Gas pipeline project Turkmenistan-Afghanistan-Pakistan-India approved

Nov 21, 2006 01:00 AM

The participants of the regional conference held in New Delhi supported the project for constructing a gas pipeline between Turkmenistan, Afghanistan, Pakistan and India (TAPI).
Afghanistan's Foreign Minister Rangin Dadfar urged Islamabad to give his country a transport transit through the territory of Pakistan to India.
"We hope that Pakistan will open its territory for an international pipeline to India as soon as possible, so that we can strengthen cooperation in the region and implement recommendations of the conference," he said.

According to the minister, it would allow Afghanistan to realize its potential as an "energy bridge between Central and Southeast Asia". The two-day forum in the Indian capital was attended by officials from 18 countries, including Russia and about 10 international organizations. The delegation of Afghanistan was headed by Afghan President Hamid Karzai.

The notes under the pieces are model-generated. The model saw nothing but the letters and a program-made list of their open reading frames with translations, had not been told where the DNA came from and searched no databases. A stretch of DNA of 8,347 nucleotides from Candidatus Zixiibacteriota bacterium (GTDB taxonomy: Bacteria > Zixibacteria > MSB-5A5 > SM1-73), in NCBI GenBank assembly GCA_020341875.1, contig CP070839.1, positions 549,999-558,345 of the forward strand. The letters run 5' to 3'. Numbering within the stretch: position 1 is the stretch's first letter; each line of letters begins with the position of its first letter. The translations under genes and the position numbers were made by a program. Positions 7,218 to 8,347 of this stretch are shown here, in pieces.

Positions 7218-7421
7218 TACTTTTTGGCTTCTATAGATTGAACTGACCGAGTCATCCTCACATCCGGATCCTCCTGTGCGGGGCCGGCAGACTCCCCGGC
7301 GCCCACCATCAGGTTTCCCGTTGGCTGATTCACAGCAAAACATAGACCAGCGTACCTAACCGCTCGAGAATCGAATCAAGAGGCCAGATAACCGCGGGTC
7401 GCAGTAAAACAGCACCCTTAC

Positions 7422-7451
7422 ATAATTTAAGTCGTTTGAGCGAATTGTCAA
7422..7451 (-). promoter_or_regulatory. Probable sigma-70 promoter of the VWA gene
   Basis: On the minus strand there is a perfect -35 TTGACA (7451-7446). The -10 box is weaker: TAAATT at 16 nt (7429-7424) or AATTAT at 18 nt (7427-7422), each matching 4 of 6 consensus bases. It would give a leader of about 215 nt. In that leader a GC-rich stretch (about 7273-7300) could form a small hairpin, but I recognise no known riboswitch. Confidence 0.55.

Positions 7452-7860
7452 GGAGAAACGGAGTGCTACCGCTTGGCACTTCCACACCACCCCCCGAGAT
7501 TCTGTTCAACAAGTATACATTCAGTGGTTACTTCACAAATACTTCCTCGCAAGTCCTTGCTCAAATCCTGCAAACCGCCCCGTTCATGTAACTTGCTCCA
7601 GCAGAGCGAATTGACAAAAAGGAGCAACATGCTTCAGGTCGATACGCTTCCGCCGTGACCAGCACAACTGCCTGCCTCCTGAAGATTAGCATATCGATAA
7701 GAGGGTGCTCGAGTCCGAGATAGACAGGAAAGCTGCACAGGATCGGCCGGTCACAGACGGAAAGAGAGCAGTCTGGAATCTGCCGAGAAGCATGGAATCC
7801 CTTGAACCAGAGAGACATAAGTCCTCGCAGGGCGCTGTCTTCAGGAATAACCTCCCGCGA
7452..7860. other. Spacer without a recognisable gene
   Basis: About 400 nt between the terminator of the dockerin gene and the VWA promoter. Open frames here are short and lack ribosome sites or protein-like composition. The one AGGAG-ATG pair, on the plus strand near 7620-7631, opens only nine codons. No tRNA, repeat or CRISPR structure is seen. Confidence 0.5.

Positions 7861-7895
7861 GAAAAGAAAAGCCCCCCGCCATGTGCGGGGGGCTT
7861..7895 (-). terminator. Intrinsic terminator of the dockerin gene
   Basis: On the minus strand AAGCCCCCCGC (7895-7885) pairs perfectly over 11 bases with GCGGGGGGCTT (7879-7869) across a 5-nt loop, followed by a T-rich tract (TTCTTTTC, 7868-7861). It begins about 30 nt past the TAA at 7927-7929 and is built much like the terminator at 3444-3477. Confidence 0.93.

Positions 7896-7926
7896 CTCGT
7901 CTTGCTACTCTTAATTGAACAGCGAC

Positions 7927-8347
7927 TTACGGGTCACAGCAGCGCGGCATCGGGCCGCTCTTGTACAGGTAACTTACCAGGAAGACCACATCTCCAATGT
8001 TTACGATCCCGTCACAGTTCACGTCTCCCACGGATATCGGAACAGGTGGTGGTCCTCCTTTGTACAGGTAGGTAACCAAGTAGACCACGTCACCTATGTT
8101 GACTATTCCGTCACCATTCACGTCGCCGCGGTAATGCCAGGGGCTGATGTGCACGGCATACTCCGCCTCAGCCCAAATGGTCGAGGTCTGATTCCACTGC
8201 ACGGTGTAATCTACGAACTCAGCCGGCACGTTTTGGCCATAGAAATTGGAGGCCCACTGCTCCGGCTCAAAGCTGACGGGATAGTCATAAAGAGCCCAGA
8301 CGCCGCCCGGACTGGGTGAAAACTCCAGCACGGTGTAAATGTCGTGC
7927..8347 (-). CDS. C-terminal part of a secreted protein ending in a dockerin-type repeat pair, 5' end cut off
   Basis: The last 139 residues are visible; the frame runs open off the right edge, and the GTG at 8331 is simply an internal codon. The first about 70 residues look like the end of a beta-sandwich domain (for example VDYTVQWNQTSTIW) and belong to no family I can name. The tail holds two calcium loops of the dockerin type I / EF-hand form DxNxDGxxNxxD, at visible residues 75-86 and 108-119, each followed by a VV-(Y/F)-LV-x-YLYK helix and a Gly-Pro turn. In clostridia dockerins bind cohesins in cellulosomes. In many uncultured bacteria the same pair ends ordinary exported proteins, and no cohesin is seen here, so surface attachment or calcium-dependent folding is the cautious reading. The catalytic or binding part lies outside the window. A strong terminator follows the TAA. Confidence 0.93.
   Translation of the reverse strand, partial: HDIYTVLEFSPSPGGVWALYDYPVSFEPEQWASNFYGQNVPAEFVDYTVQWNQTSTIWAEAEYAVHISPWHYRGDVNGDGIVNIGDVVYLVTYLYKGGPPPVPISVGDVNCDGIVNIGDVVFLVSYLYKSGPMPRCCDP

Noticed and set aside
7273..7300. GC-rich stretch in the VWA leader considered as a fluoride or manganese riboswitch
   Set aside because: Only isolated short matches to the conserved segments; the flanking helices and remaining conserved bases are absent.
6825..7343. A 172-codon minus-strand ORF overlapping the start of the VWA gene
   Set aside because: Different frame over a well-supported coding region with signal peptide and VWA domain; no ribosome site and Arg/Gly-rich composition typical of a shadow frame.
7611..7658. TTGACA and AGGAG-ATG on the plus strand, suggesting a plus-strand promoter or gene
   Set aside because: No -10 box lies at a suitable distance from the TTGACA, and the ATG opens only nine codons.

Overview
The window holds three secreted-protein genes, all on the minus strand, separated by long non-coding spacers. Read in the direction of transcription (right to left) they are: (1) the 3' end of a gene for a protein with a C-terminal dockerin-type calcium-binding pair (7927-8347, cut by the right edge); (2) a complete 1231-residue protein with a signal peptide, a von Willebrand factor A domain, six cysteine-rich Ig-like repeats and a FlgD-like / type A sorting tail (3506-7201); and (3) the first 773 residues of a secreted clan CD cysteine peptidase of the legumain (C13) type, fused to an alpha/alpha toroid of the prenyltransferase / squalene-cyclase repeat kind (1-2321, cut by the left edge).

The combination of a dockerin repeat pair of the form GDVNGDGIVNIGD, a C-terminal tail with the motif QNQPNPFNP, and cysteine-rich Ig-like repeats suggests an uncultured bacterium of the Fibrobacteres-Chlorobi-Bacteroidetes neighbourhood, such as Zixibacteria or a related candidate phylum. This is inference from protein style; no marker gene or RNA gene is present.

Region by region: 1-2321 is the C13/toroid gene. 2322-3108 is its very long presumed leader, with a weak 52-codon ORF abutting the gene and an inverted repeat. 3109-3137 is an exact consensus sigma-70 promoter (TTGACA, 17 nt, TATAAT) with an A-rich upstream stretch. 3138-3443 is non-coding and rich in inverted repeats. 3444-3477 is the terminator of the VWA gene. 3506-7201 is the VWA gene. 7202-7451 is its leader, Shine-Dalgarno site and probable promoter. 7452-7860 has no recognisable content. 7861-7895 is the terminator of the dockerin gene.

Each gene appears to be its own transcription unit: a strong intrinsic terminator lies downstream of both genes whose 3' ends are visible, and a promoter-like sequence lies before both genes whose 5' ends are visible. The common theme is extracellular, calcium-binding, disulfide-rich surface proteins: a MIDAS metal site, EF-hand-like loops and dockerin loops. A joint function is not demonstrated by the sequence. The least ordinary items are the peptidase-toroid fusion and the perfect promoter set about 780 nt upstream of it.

In 2005, Asian Development Bank submitted to the ministers of oil and gas industry and mineral resources of Turkmenistan, Afghanistan, Pakistan and India the final version of feasibility study of the Trans-Afghan gas pipeline designed by British company Penspen.

The pipes will be 1,420 mm in diameter and will transport gas at a working pressure of 100 atmospheres. It will have a capacity of 33 bn cm of natural gas per year. The 1,680 km pipeline will cost an estimated $ 3.3 bn (EUR 2.5 bn).
TAPI will run from the Dovetabat gas deposit in Turkmenistan to the Indian town of Fazilka, near the border between Pakistan and India. Six compressor stations are to be constructed along the pipeline.

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